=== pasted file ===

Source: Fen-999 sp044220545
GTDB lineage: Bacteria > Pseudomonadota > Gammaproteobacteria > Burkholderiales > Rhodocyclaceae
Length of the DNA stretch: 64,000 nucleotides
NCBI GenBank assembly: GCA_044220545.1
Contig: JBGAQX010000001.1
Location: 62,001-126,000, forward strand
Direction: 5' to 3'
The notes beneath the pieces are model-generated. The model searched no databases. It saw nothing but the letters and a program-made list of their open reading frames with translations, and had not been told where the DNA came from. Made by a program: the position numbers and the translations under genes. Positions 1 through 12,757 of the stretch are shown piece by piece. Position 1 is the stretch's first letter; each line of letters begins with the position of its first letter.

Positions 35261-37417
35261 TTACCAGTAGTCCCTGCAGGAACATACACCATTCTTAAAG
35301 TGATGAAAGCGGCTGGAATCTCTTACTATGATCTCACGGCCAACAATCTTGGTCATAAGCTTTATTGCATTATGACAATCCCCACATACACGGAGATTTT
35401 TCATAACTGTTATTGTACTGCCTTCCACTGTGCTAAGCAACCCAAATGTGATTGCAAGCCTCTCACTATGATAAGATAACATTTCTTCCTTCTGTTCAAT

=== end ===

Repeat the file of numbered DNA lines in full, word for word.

Source: Fen-999 sp044220545
GTDB lineage: Bacteria > Pseudomonadota > Gammaproteobacteria > Burkholderiales > Rhodocyclaceae
Length of the DNA stretch: 64,000 nucleotides
NCBI GenBank assembly: GCA_044220545.1
Contig: JBGAQX010000001.1
Location: 62,001-126,000, forward strand
Direction: 5' to 3'
The notes beneath the pieces are model-generated. The model searched no databases. It saw nothing but the letters and a program-made list of their open reading frames with translations, and had not been told where the DNA came from. Made by a program: the position numbers and the translations under genes. Positions 1 through 12,757 of the stretch are shown piece by piece. Position 1 is the stretch's first letter; each line of letters begins with the position of its first letter.

Positions 35261-37417
35261 TTACCAGTAGTCCCTGCAGGAACATACACCATTCTTAAAG
35301 TGATGAAAGCGGCTGGAATCTCTTACTATGATCTCACGGCCAACAATCTTGGTCATAAGCTTTATTGCATTATGACAATCCCCACATACACGGAGATTTT
35401 TCATAACTGTTATTGTACTGCCTTCCACTGTGCTAAGCAACCCAAATGTGATTGCAAGCCTCTCACTATGATAAGATAACATTTCTTCCTTCTGTTCAAT